January 17, 2017
AFEW International executive director Anke van Dam sums up the results of 2016 and gives introduction of AFEW activities for the upcoming year of 2017.
– How was the year of 2016 for AFEW?
– 2016 was a good year for us. We started with two big projects. First one is the second phase of the project Bridging the Gaps: health and rights for key populations (BtG). This second phase lasts until the end of 2020 and allows AFEW to continue with strengthening the capacity of local organisations in the field of harm reduction, client management, service provision and human rights. In the second phase of the BtG project, AFEW will explore the opportunities for the activities for labour migrants, rehabilitation and human rights violations in Eastern Europe and Central Asia (EECA) region. For the second project, AFEW received a grant from the Dutch Ministry of Foreign Affairs to engage Eastern Europe and Central Asia into AIDS2018 – the international AIDS conference to be held in Amsterdam in 2018. AIDS2018 gives us a chance to focus on the ongoing increase of new HIV cases, an increased number of multi-drug resistant TB cases and a high prevalence of Hepatitis C in the region. At AIDS2018 we will work hard to highlight those concerns, but also the achievements to mitigate the epidemics. One of the pillars of this engagement is strengthening the capacity of community based participatory research. We received more than 200 applications for a training which AFEW organised for 24 participants from 11 countries of EECA in November. The training is the part of a full package of activities to ensure that we have an increased participation of representatives of EECA by an increased number of abstracts and presentations. AFEW International expanded its team to six staff members. I am very pleased with my colleagues, and feel confident that we as team can build on a better future for the region.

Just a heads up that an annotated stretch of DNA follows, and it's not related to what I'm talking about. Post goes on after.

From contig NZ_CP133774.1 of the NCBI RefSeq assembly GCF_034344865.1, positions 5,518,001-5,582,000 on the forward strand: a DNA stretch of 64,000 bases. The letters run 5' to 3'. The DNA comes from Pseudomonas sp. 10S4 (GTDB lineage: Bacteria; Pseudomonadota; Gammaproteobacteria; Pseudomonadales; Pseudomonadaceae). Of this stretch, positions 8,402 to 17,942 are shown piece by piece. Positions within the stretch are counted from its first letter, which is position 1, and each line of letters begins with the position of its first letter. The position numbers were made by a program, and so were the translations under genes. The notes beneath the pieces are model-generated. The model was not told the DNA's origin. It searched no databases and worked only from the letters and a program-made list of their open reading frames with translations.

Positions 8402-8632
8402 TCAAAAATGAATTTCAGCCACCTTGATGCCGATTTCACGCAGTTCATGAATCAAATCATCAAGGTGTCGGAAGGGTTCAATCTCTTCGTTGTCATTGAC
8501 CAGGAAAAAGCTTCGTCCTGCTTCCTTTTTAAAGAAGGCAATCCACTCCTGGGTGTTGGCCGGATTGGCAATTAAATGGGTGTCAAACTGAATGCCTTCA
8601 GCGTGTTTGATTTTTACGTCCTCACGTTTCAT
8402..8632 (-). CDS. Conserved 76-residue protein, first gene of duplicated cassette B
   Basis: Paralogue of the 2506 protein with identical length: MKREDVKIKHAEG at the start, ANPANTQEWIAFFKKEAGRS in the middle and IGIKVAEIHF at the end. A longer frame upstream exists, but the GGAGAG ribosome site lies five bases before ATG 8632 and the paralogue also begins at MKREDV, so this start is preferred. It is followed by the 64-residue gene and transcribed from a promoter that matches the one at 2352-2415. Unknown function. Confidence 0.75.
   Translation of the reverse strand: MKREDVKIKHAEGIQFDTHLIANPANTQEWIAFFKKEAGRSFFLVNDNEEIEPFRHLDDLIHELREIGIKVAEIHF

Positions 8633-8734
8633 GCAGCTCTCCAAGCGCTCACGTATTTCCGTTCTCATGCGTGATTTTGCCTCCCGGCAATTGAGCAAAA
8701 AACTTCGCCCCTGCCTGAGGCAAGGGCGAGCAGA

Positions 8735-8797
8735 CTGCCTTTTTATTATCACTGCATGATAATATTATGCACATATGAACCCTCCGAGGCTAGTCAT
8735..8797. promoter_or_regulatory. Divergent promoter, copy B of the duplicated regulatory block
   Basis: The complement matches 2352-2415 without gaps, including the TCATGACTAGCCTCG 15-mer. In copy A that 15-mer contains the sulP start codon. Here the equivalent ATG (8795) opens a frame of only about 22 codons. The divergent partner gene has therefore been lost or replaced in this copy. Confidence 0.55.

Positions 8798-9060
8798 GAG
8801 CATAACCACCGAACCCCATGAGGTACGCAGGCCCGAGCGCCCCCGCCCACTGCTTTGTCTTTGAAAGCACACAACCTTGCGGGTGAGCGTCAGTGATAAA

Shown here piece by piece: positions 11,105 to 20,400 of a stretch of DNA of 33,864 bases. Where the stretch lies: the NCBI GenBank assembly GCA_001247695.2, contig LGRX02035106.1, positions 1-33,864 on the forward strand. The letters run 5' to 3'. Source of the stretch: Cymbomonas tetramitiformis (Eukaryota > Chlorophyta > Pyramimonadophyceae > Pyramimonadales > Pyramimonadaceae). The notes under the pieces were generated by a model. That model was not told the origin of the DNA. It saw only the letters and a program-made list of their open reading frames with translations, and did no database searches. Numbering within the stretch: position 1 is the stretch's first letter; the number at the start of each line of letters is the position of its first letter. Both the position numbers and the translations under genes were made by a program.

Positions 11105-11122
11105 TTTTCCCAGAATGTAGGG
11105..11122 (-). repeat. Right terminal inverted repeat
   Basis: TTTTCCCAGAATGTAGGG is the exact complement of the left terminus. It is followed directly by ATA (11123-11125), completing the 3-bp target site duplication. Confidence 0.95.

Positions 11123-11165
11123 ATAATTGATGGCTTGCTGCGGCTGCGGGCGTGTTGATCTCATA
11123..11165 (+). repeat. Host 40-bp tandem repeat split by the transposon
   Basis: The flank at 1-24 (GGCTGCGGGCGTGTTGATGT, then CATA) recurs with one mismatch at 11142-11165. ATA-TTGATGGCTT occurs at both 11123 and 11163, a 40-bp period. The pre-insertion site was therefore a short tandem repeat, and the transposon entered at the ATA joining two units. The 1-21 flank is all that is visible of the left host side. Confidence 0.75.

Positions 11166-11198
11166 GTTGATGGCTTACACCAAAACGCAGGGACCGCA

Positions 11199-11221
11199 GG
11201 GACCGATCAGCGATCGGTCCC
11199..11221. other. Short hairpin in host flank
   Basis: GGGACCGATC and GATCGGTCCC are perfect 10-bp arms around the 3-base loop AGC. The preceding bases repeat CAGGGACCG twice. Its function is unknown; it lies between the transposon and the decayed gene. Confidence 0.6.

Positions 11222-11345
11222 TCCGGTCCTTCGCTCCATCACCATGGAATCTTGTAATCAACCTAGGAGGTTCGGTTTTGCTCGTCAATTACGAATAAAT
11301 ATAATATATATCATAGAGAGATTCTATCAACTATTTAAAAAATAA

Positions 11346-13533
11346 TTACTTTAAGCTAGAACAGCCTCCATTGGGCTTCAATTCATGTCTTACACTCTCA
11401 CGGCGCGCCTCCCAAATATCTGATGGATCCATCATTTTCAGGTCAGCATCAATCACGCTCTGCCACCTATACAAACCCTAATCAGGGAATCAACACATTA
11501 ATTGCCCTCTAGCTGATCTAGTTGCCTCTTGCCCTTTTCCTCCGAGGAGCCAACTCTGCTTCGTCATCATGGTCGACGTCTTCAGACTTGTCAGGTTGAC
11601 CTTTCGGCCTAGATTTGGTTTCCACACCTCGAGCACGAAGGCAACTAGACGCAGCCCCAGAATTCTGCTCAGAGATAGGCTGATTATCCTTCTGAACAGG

– What were the greatest achievements and challenges for the organisation?
– I was very happy that Dutch Ministry of Foreign Affairs granted us the project AIDS2018. For me, this is the evidence that we are recognized as a leading organisation in prevention, treatment and care of HIV, TB and viral hepatitis in Eastern Europe and Central Asia. The increase of our annual budget in 2016 gave us the possibility to expand the team and therefore our contributions to projects, conferences, meetings etc. This leads to AFEW being seen as an important player in the HIV/AIDS, sexual and reproductive health field for EECA. The challenge remains to get sufficient attention and awareness for the groups that we work for: the key populations at risk for HIV, TB and viral hepatitis. People who use drugs, sex workers, LGBTI and prisoners are the ones who are still discriminated and have the least access to the health services. Budgets for these groups are small, and there is still little acknowledgement of their needs from an individual and public health perspective. AFEW will continue working hard to advocate for their rights to health, and to ensure their access to health services. Furthermore, there is still little awareness about the HIV prevalence in Eastern Europe. I hope to be able to change that with our activities for AIDS2018.